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'Remember and Demand': Centenary of 1915 Armenian Genocide

© REUTERS / David MdzinarishviliPeople mourn at the Tsitsernakaberd Armenian Genocide Memorial Museum in Yerevan, April 21, 2015
People mourn at the Tsitsernakaberd Armenian Genocide Memorial Museum in Yerevan, April 21, 2015 - Sputnik International
Armenians of the whole world have chosen the motto "I Remember and Demand" and a forget-me-not flower as the symbol of the 100th anniversary of the genocide.

MOSCOW (Sputnik) — Armenians across the entire world on Friday hold commemorations marking the centenary of the Armenian massacre by Ottoman authorities.

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The mass killings and deportations, which started in 1915, are considered the most tragic page in the history of the Armenian people. The genocide has left a heavy imprint, not only on their entire subsequent history but also on their sense of national identity.

The massacre took place on the territories of the Ottoman Empire, the predecessor of present-day Turkey, that were historically called Western Armenia, now Eastern Anatolia, and were inhabited predominantly by Armenians. Their annihilation was part of the Ottoman Empire's policy based on its ideology of Pan-Turkism and intolerance of non-Turkic people.

Most Tragic Page of Armenian History

Historians split the genocide into two stages. During the first stage (1878-1914), the task was to retain the territory of the enslaved people and engineer their exodus, whereas by the second stage (1915-1922), the main goal was to destroy the ethnic and political Armenian population.

The initial strength of the population residing in the Ottoman Empire at that time is disputable because most archives were destroyed. But it is a known fact that in the mid-19th century non-Muslims amounted to more than half of the empire's population.

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According to the Armenian Patriarchate, three million Armenians lived in the Ottoman Empire in 1878. Their population dwindled by more than a million during the 1894-1896 Armenian Massacres, their exodus from Turkey and their forced conversion to Islam.

The Young Turks political group that came to power after the 1908 revolution continued the crackdown on the Armenian national liberation movement. They launched a campaign of forced Turkization and banned non-Turkish organizations.

In 1909, the Young Turks ordered the killings of about 30,000 people – including Armenians, Greeks, and Syrians – in Adana and Aleppo, in what became known as the Kilikya Massacre.

On April 24, 1915, a day now observed as the Armenian Genocide Remembrance Day, mass-scale arrests of Armenian intellectuals, and representatives of the religious, economic and political elites were launched in Constantinople, now Istanbul.

Massacres and deportations of Armenians from Western Armenia started in May-June 1915. Armenians were expelled to deserts, killed by marauders or died of hunger and thirst.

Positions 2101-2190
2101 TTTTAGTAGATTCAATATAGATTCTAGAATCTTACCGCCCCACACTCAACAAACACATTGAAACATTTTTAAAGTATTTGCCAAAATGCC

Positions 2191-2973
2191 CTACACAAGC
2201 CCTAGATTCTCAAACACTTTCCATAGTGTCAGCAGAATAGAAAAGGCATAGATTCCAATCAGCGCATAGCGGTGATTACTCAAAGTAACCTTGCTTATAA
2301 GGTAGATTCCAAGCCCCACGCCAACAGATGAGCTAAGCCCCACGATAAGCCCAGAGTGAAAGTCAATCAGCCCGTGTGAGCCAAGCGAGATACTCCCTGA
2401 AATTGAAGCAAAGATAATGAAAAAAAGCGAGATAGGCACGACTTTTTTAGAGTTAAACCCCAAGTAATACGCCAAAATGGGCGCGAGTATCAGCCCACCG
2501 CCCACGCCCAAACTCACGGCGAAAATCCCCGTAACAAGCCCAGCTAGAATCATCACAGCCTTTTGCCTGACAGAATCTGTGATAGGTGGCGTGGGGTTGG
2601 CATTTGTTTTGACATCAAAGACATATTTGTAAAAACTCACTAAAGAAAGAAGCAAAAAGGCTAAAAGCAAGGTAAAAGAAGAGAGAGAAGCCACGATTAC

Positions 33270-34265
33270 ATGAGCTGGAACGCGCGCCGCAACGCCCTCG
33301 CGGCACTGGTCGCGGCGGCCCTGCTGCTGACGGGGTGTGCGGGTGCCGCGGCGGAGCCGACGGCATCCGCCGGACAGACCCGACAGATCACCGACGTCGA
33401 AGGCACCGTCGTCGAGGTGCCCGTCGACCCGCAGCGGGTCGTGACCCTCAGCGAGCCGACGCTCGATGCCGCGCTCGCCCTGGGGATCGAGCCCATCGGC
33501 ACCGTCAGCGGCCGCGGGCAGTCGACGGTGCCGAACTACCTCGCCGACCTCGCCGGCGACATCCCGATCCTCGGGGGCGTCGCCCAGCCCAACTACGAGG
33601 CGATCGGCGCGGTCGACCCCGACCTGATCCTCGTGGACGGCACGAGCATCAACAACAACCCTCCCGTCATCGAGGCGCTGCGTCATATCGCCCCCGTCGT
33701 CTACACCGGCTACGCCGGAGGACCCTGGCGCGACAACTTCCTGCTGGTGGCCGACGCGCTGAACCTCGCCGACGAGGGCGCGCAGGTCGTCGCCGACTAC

During the final act of deportation on June 21, 1915, its main inspirer, Minister of the Interior of the Ottoman Empire Mehmet Talaat Pasha ordered the expulsion of "all Armenians without exception" from ten provinces in the east of the country, save those who were considered useful to the state.

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The expulsion and annihilation of Turkish Armenians ended with several military blows, such as the crackdown on refugees who returned to Kilikya in 1920 and the 1922 massacre in Smyrna (modern Izmir).

Smyrna was the last surviving compact Armenian community and with its destruction the Armenian population of the Ottoman Empire practically ceased to exist in its historical land. Survivors sought refuge all over the world, forming diasporas in dozens of countries.

Current estimates of the genocide's toll vary from 200,000, according to some Turkish sources, to over two million. The majority of historians put it between one and one and a half million.

International Recognition of Armenian Genocide

For many years, Armenians all over the world have insisted that the international community should recognize the fact of the genocide officially and without any reservations.

Uruguay was the first to adopt a special decree in 1965 recognizing and denouncing the 1915 massacre. More laws and resolutions were subsequently passed by the European Parliament, Russia, Cyprus, Argentina, Canada, Greece, Lebanon, Belgium, France, Sweden, Switzerland, Slovakia, the Netherlands, Poland, Germany, Venezuela, Lithuania, Chile, Bolivia and the Vatican.

The United States has formally recognized the annihilation of 1.5 million Armenians in the Ottoman Empire as a historical fact but refuses to qualify it as genocide.

Recognition of the genocide remains one of the main obstacles to normalization of relations between Armenia and Turkey. They have not established diplomatic relations up to this day, and their common border has been shut down since 1993 at Ankara's initiative.

Turkey rejects the existence of the Armenian genocide, maintaining that both Armenians and Turks perished in the 1915 tragedy, and is extremely sensitive on the issue of international recognition of the Armenian genocide in the Ottoman Empire.

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